You’ve heard this before: “Oh yes, our Indonesian maid can also care for Aunty” Or, how about this: “When granny gets sick we just let the maid take care of her.”
Well that’s just wrong. Do you really believe that the person who mops the floor is also trained to professionally care for humans? Here’s a simple concept: Maids care for things. Caregivers, nurses, and doctors care for people.
In this modern era, most of us are struggling to make ends meet, working longer hours to offset the increasing cost of living. This causes us to spend less and less time at home.
It’s no surprise that quite a number of homes hire help to take care of their elderly or a maid to take care of the housekeeping duties. However, the real question is, are a maid and a caregiver one and the same?
Does a caregiver and a nurse have the same job scope? Let’s look a little deeper.
Maid – cleaning, cooking, household work, grocery shopping and general home maintenance.
Nurse – carry out skilled care for patients such as measuring vital statistics, administering and monitoring medication, tube feeding, dressing wounds, regular injections or IV therapy.
Caregiver – perform non-medical tasks such as helping with dressing, toileting, getting around the house, taking basic vital signs, ensuring medication is taken on time, and providing other
limited assistance or “Activities of Daily Living (ADL)” as well as to provide companionship.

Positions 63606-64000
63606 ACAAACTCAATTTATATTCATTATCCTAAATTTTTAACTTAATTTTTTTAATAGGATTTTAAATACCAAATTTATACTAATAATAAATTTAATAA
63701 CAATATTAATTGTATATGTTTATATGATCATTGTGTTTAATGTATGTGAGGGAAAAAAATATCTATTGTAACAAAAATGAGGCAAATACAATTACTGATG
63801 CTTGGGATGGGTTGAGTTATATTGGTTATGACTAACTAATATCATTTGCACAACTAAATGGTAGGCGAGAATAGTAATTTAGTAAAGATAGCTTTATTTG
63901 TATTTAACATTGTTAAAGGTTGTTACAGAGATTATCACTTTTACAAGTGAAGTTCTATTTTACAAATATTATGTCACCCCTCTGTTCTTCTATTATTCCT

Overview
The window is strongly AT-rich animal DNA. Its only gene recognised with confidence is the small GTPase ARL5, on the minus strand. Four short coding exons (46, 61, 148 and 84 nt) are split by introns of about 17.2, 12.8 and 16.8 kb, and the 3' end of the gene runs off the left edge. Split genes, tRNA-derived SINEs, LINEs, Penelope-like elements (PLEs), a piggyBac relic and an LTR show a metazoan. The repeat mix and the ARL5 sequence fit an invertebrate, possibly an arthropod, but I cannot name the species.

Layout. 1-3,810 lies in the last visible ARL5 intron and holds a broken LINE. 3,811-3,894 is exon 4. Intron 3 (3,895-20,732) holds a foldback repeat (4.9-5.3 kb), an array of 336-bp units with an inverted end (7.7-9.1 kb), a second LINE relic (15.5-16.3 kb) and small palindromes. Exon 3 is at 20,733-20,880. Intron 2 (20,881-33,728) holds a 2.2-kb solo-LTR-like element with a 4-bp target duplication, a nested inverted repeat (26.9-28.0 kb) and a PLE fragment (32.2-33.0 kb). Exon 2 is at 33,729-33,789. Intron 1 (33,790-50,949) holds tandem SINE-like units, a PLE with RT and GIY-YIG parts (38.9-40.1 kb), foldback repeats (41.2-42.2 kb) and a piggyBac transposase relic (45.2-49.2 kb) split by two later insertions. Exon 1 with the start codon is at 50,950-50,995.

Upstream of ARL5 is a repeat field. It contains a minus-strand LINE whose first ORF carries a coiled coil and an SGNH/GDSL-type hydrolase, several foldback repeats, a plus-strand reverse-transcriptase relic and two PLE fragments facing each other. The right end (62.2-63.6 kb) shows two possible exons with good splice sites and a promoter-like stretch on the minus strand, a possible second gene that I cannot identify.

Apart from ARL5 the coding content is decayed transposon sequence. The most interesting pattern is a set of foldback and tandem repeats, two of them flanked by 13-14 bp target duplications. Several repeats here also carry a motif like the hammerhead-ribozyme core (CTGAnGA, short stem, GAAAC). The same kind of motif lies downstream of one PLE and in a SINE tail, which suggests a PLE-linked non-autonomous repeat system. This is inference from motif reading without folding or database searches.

Maid – Many work opportunities at many locations for any employer needing help with simple daily manual labour.
Nurse – Lots of work opportunities at hospitals, assisted living facilities, hospices, residential care centres, retirement centres, clinics, daycare facilities, doctor’s offices, and patient’s homes.
Caregiver – a hugely growing number of work opportunities. Usually hired to work at the patient’s home or at a hospital.
Education and training background
Maid – Can range from no formal education to a high school diploma or pre-university programme diploma
Nurse – High school diploma or pre-university programme (STPM, A-Levels, matriculation, SAM, etc.), 75 to 100 hours duration of formal training, pass a competency examination, physical stamina evaluations and disease screening as well as a criminal background check before certification.
Caregiver – Doesn’t necessarily need any formal training beyond basic CPR and emergency preparedness but are often trained by certified training companies. Some are even nurses but prefer care-giving.
So it’s best to keep things simple. Maids take care of things while caregivers, nurses, and doctors take care of people. Nurses and doctors can visit your elderly loved one’s home to undertake medical procedures such as dressing a wound, checking on feeding tubes, doing psychotherapy, and more.
Caregivers are the real gems. They’re a combination of companion, friend, helper, a friendly ear and much more. Be diligent and you’ll find the right person for the right job!
This article was written by Andrew Mastrandonas, Co-founder & CEO of Pillar (www.pillarcare.com) and reviewed by Dr Lim Geng Yan (M.D). Pillar provides a range of elderly home caregiving services, sending trained and certified professional caregivers and nurses to clients’ homes. For more information please visit https://care.pillarcare.com/fmtpromo